Conner Peirson (right) stars as a Mormon missionary to Uganda (photo © Julieta Cervantes)
Conner Peirson (right) stars as a Mormon missionary to Uganda (photo © Julieta Cervantes)

Jones was a member of the Ensemble and understudy for Prince Topher (which is short for “Christopher”) in the original Broadway cast of Rodgers + Hammerstein’s Cinderella, which made its belated debut on the Great White Way on March 3, 2013; he was a member of the Ensemble and understudy for David Shayne in the 2014 Broadway production of Bullets Over Broadway; and he performed the role of Rum Tum Tugger’s older, more responsible brother Munkustrap in the 2016 Broadway Revival of Cats.

Jones played Prince Topher in the 2014-16 tour of Rodgers + Hammerstein’s Cinderella that performed at DPAC on Nov. 18-13, 2014. Ace Triangle Review critic Viki Atkinson praised his performance: “Andy Jones’ Prince Topher … is unworldly and untried, but possesses a noble heart and longs to accomplish something good in his life…. Jones manages to play the naïveté of the prince without turning him into a buffoon, and his clear-toned tenor voice blends beautifully with [Paige] Faure’s [as Cinderella].”

“I think that there’s a similarity between Prince Topher and Elder McKinley,” says Andy Jones. “They are both fairly innocent; but during the course of the play, they learn something about themselves.”

Jones also notes, “I have a brother and sister-in-law who used to be Mormons, but recently left the church. So, I was familiar with their experience. Plus, our production team provided us with quite a bit of information on the experiences of Mormon missionaries.”

In describing the show’s original Broadway production, Vogue magazine characterized The Book of Mormon as “a faith-based extravaganza of jaw-dropping obscenity, hair-raising blasphemy, and irresistible good cheer that may just be the funniest musical of all time” [emphasis added]. In The New York Times, Ben Brantley called the show “The best musical of this century. Heaven on Broadway! A celebration of the privilege of living inside that improbable paradise called a musical comedy.”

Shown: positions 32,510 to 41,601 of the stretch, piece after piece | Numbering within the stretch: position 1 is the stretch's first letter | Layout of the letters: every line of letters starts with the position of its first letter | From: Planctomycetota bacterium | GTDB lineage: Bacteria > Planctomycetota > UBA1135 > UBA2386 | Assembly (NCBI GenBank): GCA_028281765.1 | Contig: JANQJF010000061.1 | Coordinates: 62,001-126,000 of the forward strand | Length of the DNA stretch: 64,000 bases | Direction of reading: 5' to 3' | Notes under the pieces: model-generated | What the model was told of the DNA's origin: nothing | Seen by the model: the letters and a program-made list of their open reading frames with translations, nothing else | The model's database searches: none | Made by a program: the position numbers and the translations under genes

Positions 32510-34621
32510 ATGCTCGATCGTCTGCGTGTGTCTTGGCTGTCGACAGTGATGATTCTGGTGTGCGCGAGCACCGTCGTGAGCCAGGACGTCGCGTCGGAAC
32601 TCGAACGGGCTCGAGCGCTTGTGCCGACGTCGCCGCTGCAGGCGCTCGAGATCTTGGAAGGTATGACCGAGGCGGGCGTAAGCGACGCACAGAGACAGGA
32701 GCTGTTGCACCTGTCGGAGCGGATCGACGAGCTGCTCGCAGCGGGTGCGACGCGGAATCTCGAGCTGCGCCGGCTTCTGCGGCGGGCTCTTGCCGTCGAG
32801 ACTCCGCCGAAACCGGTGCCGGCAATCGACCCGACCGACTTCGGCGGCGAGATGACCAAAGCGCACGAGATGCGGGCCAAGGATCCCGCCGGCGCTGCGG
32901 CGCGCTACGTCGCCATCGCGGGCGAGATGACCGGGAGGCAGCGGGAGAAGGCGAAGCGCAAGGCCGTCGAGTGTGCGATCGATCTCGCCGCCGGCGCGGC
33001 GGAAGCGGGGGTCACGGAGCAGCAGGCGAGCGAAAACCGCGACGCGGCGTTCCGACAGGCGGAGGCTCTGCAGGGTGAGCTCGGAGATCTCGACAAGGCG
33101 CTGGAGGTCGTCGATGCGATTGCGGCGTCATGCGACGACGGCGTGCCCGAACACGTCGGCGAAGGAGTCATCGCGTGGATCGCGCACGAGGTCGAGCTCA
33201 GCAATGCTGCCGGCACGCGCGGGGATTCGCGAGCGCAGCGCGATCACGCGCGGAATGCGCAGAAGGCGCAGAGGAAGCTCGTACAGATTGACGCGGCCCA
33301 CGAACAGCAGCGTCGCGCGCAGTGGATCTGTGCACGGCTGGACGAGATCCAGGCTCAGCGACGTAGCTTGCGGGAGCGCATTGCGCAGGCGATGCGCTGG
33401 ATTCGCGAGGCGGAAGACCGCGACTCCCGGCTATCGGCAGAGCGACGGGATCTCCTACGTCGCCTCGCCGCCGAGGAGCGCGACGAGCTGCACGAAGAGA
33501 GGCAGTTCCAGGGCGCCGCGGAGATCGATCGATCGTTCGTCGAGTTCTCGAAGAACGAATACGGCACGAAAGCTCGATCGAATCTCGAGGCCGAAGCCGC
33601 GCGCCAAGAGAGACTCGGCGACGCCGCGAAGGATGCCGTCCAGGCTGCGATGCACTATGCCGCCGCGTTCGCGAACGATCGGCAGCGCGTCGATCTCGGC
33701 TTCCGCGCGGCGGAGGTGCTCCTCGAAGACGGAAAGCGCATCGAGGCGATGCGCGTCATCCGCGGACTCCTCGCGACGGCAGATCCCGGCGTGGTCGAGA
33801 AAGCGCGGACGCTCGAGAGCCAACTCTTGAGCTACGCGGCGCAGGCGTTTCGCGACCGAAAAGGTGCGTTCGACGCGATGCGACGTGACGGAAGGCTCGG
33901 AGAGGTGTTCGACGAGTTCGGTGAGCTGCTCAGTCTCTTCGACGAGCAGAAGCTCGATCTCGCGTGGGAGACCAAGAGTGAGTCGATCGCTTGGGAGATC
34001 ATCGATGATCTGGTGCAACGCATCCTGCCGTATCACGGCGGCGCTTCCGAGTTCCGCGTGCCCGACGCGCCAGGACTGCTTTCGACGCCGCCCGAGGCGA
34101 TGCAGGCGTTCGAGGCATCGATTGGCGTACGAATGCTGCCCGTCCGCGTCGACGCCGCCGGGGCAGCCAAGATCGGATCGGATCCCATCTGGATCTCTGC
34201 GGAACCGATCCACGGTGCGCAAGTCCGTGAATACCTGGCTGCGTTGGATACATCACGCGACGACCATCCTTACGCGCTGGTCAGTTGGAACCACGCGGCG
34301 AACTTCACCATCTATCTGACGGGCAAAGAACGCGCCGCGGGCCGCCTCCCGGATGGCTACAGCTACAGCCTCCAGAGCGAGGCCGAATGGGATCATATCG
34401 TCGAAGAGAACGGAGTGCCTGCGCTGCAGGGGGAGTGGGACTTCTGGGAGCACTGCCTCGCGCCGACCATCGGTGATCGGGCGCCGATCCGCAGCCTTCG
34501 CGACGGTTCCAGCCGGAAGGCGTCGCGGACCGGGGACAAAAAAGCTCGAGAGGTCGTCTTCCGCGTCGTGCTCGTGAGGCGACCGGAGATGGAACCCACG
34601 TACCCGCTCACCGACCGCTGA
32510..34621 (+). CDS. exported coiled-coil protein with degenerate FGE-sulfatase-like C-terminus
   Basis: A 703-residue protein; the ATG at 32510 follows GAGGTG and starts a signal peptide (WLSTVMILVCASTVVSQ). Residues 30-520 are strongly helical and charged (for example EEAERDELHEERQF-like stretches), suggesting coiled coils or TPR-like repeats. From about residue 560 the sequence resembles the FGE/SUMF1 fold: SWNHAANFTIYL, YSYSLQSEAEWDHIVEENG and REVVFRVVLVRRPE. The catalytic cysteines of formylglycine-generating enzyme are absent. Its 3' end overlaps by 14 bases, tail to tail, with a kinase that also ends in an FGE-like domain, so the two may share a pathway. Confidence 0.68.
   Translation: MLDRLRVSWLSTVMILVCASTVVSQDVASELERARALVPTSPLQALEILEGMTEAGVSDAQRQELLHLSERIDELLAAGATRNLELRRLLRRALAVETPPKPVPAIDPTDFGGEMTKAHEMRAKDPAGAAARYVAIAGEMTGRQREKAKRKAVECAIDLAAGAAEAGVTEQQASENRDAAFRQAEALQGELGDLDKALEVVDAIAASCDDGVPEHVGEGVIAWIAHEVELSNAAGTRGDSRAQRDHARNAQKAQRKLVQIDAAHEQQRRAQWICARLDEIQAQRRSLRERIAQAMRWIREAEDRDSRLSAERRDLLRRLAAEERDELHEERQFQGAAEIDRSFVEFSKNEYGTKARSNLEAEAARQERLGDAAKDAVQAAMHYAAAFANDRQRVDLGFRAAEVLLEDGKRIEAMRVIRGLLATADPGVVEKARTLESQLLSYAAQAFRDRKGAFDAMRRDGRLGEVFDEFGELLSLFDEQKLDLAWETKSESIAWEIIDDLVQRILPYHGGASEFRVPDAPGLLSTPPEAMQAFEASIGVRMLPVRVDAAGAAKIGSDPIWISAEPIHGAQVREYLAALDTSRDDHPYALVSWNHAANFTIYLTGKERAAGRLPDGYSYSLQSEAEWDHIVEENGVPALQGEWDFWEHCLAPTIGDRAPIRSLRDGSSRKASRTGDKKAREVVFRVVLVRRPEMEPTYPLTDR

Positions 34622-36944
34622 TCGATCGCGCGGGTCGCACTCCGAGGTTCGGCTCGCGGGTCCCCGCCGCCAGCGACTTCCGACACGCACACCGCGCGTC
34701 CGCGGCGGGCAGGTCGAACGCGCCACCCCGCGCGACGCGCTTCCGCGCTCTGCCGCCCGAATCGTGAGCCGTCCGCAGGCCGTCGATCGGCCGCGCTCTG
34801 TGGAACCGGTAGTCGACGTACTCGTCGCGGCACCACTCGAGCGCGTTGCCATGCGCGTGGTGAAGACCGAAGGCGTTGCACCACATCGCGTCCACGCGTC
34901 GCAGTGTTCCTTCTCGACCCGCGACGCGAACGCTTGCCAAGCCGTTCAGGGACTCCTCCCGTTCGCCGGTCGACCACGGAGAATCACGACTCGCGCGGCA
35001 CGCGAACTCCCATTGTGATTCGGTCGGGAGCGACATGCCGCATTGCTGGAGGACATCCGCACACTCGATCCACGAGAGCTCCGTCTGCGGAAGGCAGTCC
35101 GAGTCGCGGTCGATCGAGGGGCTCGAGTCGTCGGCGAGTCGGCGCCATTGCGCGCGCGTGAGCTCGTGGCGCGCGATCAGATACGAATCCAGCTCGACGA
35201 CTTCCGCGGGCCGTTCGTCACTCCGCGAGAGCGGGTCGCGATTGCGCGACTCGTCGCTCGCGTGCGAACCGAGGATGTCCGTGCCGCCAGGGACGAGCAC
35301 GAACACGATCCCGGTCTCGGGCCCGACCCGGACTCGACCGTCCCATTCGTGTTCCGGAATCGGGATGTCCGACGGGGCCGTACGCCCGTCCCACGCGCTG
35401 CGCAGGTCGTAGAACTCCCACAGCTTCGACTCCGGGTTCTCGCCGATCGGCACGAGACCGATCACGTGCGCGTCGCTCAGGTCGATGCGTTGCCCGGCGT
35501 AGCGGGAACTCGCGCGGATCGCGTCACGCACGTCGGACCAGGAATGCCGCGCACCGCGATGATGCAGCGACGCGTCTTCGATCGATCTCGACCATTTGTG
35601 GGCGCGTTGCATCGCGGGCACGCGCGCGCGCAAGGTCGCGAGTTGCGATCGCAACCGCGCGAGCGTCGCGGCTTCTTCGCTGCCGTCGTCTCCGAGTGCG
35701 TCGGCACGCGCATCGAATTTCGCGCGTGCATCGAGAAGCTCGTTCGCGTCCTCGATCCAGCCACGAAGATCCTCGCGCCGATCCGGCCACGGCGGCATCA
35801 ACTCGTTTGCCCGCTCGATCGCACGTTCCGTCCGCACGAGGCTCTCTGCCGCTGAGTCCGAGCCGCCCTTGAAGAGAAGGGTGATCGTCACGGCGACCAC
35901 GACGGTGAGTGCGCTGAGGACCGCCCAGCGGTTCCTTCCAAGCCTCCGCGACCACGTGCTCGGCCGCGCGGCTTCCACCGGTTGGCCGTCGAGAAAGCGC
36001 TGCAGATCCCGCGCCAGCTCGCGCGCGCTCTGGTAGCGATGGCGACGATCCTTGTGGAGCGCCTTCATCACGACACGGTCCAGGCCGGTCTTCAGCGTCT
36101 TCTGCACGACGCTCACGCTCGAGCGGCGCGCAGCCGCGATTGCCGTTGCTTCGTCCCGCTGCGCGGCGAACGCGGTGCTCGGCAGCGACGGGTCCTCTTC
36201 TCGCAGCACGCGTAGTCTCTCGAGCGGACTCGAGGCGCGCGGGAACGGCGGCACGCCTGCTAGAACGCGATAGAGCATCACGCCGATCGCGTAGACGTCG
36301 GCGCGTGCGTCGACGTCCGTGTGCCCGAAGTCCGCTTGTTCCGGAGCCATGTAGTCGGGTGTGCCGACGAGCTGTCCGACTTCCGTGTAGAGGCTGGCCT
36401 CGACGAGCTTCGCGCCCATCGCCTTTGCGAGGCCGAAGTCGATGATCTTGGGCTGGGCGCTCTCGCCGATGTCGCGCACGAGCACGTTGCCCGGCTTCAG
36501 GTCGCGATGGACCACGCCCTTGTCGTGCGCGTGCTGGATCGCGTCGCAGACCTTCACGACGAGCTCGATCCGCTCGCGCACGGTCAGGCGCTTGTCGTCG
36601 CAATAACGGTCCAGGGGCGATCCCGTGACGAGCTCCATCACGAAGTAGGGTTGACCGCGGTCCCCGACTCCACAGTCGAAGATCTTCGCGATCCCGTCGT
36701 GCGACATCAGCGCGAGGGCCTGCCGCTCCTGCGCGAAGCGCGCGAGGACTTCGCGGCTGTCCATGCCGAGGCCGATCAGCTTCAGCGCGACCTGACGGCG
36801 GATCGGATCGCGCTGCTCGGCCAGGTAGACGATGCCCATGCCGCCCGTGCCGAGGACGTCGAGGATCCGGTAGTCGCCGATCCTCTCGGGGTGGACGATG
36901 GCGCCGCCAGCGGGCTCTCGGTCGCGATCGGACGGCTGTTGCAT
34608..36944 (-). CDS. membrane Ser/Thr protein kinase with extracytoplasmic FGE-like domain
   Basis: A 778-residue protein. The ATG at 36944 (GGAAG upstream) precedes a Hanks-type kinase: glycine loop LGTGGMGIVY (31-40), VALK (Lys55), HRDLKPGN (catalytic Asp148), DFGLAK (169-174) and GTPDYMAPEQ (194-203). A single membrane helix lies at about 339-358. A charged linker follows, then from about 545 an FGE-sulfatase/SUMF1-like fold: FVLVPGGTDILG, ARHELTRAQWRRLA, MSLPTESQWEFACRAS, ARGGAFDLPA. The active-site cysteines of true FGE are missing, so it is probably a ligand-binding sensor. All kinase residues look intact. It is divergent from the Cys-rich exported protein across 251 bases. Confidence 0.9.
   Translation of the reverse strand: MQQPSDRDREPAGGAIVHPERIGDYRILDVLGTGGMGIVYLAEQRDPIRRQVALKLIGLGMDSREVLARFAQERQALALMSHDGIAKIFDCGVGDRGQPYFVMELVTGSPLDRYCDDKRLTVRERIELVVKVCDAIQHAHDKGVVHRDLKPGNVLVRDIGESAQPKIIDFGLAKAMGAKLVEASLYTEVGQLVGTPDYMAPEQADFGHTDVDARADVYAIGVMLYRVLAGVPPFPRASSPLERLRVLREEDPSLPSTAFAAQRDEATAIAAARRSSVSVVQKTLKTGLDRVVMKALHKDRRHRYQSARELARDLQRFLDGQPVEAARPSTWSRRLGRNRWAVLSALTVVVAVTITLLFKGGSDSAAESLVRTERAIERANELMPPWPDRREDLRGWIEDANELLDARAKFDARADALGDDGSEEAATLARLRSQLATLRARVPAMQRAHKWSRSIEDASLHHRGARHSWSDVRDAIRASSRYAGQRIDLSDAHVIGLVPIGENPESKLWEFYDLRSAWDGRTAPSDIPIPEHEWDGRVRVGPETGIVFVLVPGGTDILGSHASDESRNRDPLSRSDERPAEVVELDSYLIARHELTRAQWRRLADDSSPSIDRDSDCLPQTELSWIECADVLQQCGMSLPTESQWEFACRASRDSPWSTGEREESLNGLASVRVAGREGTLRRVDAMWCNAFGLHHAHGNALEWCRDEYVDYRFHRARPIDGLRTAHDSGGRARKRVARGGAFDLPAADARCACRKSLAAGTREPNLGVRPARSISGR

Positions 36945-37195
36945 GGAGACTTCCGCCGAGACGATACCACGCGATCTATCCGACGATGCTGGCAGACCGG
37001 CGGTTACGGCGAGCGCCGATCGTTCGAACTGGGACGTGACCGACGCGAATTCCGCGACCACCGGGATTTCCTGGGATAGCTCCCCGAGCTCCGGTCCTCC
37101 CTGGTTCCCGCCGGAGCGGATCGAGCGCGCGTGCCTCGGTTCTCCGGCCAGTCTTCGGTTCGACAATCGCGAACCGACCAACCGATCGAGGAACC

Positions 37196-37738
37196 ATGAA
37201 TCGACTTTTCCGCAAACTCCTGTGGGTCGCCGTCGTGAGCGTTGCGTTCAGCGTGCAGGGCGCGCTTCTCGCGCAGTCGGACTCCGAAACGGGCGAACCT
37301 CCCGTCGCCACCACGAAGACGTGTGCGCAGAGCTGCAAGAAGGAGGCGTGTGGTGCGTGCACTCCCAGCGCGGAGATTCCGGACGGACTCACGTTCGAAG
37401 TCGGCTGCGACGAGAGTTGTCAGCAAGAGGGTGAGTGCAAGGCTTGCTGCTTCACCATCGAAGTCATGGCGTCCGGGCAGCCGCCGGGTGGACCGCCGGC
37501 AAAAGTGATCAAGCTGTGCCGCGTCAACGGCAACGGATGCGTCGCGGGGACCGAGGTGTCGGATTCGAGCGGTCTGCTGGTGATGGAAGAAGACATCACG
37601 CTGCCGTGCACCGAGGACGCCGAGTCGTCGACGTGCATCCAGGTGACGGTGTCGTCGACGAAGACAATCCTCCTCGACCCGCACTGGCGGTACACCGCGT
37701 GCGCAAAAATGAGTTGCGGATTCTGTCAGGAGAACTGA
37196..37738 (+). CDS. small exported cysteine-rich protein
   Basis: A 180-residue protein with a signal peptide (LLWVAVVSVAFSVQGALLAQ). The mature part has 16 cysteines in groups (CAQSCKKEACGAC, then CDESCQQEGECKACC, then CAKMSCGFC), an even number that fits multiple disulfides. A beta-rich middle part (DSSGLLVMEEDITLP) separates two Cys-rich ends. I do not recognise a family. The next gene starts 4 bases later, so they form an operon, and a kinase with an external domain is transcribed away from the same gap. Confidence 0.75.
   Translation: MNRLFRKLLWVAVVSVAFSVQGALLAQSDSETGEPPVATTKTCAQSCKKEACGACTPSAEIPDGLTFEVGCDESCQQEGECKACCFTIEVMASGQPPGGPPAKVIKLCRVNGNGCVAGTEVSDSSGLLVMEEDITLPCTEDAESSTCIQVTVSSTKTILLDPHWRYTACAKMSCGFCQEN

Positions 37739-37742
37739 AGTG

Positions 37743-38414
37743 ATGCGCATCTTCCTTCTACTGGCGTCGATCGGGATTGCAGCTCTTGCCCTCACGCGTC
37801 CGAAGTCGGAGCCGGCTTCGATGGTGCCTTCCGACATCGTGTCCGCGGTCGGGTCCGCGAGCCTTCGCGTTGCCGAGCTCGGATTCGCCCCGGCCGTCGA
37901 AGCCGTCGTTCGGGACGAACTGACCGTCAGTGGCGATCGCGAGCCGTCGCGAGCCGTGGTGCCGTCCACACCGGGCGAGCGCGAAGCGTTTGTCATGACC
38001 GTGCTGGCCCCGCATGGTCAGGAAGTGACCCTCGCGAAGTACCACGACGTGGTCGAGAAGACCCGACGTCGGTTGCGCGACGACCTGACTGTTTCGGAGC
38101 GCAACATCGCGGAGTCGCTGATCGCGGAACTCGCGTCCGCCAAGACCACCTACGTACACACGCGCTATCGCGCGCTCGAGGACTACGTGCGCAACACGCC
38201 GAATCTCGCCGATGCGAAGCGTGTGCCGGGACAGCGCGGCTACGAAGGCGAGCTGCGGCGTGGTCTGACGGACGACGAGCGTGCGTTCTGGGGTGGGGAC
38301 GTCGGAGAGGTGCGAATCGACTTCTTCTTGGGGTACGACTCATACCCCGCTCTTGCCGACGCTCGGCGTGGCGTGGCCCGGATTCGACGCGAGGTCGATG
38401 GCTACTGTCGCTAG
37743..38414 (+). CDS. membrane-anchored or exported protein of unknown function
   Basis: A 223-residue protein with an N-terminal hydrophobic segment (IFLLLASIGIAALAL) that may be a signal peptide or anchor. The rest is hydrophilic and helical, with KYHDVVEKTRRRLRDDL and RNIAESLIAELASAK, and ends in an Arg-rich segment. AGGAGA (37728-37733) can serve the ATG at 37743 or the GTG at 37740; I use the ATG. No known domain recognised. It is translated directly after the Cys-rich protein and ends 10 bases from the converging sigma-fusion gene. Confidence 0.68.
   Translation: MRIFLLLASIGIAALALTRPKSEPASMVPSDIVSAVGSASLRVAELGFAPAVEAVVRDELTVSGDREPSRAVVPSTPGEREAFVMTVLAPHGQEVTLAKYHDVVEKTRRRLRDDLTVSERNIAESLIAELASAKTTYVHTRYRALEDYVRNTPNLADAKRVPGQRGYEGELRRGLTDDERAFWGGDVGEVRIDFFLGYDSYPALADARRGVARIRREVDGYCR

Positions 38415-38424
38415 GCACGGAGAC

The Book of Mormon tries pretty hard to keep the storytelling as consistent as possible across the different companies,” says Andy Jones. “So, you will have the same experience in Durham as you would have on Broadway. But each cast is different, and there’s an individual sparkle to each performer. Every time, people see The Book of Mormon, they have an opportunity to see a really funny retelling of a story about [religious] beliefs and humanity.”

Kim Exum and Conner Peirson star in <em>The Book of Mormon</em> (photo © Julieta Cervantes)
Kim Exum and Conner Peirson star in The Book of Mormon (photo © Julieta Cervantes)

SECOND OPINION: July 31st Raleigh, NC WRAL.com preview by Kathy Hanrahan for “What’s on Tap”: https://www.wral.com/-book-of-mormon-celebrates-faith-humor-/17704428/; and July 29th Raleigh, NC News & Observer mini-preview by Roy C. Dicks: https://www.newsobserver.com/entertainment/article215505405.html.